Me: Carmen, give us a little of your background.

Carmen: I am originally from Marshfield, Wisconsin, which is located near the center of the state. I completed my undergraduate degree at the University of Wisconsin—Madison in Communicative Disorders. There I met my husband, Freddie Owens, and followed him around the country for a few years while he followed his passion of coaching.

After six moves in eight years (yes you heard that right) we settled in Massachusetts where we currently reside. I began pharmacy school in August of 2015 and have just finished up my second year at Creighton University School of Pharmacy and Health Professionals.

Me: Why did you decide to go into pharmacy and what triggered your passion for the topic?

Carmen: I definitely took the road less traveled to get to where I am now, but it all seemed to work out for the best. I have worked in a pharmacy since my undergraduate time at Wisconsin-Madison in 2003 and I continued to pursue jobs in that field. I knew that I wanted to further my education, but I was finding it difficult to integrate four years of schooling into this crazy world of coaching and multiple moves across the country.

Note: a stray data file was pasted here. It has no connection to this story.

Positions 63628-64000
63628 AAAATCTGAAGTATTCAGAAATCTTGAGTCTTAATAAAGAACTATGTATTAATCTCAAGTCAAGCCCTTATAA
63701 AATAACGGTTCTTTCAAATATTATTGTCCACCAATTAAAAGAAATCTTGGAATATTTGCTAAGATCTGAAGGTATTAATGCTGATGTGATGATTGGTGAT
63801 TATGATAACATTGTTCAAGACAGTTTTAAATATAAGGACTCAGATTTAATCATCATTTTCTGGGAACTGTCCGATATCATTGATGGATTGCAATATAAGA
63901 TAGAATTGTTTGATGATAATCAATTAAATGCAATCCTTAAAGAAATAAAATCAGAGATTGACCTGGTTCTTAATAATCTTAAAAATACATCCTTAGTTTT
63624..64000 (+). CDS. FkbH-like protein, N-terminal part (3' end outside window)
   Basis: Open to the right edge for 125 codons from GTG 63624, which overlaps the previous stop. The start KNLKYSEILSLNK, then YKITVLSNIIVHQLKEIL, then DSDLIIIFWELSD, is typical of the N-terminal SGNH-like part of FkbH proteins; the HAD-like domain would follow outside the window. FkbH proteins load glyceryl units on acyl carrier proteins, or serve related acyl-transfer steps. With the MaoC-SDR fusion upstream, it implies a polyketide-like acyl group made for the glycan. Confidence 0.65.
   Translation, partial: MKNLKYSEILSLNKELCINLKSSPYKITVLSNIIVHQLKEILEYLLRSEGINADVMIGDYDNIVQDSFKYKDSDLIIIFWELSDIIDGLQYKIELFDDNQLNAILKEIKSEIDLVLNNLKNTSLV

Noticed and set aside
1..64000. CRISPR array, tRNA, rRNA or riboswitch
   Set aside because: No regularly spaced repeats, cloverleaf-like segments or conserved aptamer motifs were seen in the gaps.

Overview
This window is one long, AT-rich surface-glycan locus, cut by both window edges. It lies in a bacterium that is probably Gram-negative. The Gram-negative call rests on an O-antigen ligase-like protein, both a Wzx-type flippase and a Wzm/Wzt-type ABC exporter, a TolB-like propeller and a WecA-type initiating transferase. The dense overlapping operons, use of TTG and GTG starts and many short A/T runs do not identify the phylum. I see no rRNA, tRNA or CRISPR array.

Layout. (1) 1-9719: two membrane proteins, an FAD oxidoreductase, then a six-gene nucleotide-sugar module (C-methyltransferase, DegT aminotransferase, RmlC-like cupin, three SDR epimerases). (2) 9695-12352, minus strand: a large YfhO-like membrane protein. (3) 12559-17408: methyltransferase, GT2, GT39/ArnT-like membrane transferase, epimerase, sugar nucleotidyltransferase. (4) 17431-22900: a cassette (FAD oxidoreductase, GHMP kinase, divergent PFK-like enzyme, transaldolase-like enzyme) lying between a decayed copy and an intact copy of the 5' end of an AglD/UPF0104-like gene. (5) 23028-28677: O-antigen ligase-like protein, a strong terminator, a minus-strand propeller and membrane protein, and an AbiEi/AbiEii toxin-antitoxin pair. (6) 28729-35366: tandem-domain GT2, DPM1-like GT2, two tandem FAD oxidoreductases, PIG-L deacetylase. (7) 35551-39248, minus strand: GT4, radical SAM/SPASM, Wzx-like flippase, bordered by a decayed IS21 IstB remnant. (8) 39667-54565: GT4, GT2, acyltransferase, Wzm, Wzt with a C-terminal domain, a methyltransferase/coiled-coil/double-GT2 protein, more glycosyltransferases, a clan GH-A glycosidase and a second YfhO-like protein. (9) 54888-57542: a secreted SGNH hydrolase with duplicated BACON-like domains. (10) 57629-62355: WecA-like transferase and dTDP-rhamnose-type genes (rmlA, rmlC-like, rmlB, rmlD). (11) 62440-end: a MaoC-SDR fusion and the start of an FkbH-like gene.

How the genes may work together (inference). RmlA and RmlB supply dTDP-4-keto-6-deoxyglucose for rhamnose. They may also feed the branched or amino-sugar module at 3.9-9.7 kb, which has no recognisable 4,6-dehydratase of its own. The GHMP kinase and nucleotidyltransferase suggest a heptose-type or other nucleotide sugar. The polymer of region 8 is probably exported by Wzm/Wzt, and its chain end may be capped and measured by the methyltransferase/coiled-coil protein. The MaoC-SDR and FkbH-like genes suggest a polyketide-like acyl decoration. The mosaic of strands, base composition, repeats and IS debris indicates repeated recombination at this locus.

I was fortunate to have discovered an amazing program through Creighton University that enables students to participate in pharmacy school from wherever they may be in the country/world. I watch all of the classes virtually from my home and complete the same classes that the local campus students attend. Once I heard about this program, I knew my dream of attending pharmacy school could be a reality. This program has been remarkable and has enabled me to further my pursuit of becoming a pharmacist.